New York Times Exposing Love Affair Between Texas Judge and State Attorney During Death Penalty Trial

This week, Adam LIptak of the New York Times has taken the great light that is the New York Times, using it to shine into dark corners of corruption, and revealed as story that's been talked about in defense circles are awhile.  And his efforts can't be noticed without also pointing out the efforts of Texas Monthly's editor Michael Hall, who started receiving letters from a Death Row inmate named Hood and took notice of them. 

However, it's the New York Times that's really helping spread this shocking story, better late than never.  We all need to know about this evildoing. 

Seems that over in Texas (yes, Texas), during a trial where a man was facing the sentence of death, the judge (Verna Sue Holland) was having an affair with the prosecutor (Thomas S. O'Connell, Jr.).  This love affair apparently went on for years, and was the subject of much courthouse gossip.

Imagine the stress this placed upon defense counsel for Charles Dean Hood, who was being tried in Judge Holland's court for a capital offense.  Imagine their feelings now, since the United States Supreme Court has his petition for writ of cert  before it, with the amicus brief of "former judges, state officials and prosecutors" numbering 21 in all, filing their support of his petition as friends of the court. 

Charles Dean Hood sits today on Texas' Death Row, having facing more than one last minute stay of execution already.  Judge Holland has retired.  The U.S. Supreme Court has yet to rule. 

Here's a curious fact:  Judge Verna Sue Holland served for 16 years as a justice on the highest criminal court in Texas, their Court of Criminal Appeals.  You know the one.  That's the same court that Sharon Keller presides over as Chief Justice today (at least for now). 

Allegedly Improper Communications Between Judge and Broward County Prosecutor Gets Death Row Inmate Omar Louriero a New Trial

Omar Loureiro will be tried a second time for the murder of a Lighthouse Point man who he had gone home with from a local bar: right now, he's setting on Death Row for this crime.

In 2007, Loureiro was tried for first degree murder in the case, found guilty, and sentenced to death. Two years later, he's going back in the courtroom - and it's all because of the actions of the judge and the prosecutor in his first murder trial. (The new trial date hasn't been set.)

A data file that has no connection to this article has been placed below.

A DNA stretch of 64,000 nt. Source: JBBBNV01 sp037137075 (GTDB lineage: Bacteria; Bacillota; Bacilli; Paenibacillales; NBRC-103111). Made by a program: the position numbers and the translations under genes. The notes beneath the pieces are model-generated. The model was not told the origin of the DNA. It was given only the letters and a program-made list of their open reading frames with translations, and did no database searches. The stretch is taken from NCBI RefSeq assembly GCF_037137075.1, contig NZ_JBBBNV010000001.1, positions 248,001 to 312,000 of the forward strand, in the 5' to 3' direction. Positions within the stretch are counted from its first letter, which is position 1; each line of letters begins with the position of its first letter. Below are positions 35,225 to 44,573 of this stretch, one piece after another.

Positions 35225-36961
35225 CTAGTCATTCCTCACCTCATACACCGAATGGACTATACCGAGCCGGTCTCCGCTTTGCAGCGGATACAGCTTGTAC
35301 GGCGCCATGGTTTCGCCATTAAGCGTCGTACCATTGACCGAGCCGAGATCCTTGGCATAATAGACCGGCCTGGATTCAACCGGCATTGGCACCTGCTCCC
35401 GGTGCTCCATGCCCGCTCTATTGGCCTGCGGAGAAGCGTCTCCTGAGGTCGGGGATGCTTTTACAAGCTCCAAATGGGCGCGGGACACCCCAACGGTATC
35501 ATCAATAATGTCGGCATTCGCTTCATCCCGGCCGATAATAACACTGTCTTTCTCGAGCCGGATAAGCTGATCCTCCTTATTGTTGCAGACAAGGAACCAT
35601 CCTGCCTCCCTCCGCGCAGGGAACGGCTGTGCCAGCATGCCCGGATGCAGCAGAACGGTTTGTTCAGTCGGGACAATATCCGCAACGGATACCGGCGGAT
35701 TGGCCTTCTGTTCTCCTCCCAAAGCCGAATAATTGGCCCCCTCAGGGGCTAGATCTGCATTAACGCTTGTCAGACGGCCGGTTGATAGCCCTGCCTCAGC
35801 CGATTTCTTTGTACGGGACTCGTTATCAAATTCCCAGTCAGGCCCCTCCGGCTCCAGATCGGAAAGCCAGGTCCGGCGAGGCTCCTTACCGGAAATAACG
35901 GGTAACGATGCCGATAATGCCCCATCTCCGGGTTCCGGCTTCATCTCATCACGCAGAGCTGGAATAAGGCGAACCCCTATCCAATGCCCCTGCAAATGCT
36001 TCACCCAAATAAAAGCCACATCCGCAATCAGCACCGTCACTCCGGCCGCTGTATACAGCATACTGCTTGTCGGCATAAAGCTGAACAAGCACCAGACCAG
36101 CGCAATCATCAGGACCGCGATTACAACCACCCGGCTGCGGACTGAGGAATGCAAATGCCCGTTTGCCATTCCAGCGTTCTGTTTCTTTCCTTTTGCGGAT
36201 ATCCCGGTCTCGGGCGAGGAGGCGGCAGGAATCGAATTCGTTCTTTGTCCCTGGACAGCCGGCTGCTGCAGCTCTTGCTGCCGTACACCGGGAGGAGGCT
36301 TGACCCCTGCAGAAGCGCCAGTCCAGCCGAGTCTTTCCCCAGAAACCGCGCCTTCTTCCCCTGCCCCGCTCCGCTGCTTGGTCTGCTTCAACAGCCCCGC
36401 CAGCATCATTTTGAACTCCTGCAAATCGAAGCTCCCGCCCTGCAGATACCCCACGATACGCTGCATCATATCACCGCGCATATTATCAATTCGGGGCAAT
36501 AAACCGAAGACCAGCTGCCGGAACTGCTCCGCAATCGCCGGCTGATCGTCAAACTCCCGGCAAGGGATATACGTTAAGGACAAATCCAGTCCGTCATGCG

Testimony that Judge and Prosecutor Discussed the Case Over Dinner

Bottom line, there was testimony by Broward County prosecutor Sheila Alu that she had dinner with both Judge Ana Gardiner and prosecutor Howard Scheinberg, where they talked about the case, days before Loureiro was convicted. In fact, Alu testified that they had joked about the case.

Judge and Prosecutor Tell Their Side

The judge and prosecutor Scheinberg gave testimony, too - they admitted to an "appearance of impropriety," because they ran into each other at the restaurant while the trial was ongoing, but they denied discussing, much less joking, about Mr. Loureiro's trial. Critically, both also revealed in their testimony that they talked on the phone (cellphones, not office landlines) about the Louriero case sometime between this restaurant event and Mr. Louriero's sentencing several months later.

The Appearance of Impropriety is the Standard

Looks bad, especially since all attorneys everywhere recognize that phrase "appearance of impropriety" all too well. It's engrained early on that attorneys (and judges) are to err on the side of caution - we're not to give even a suggestion that anything inappropriate is taking place.

The Recent Texas Judge and Prosecutor Case Comparison

Of course, things can get much worse than this. Much worse. Over in Texas, it was revealed last year that a trial judge and the district attorney assigned to her courtroom had been carrying on a secret love affair for many years - and no one knew (though there was much courthouse gossip suggesting it) until one of the prosecutor's assistants blew the whistle on the two, which resulted in at least one Texas Death Row conviction being overturned thus far.

Charles Hood's conviction was overturned last month with the court ruling he had received an "unfair trial" due to the relationship between the judge and the prosecutor during his murder trial - and this, without any direct evidence that the judge and the district attorney ever spoke about the case directly.

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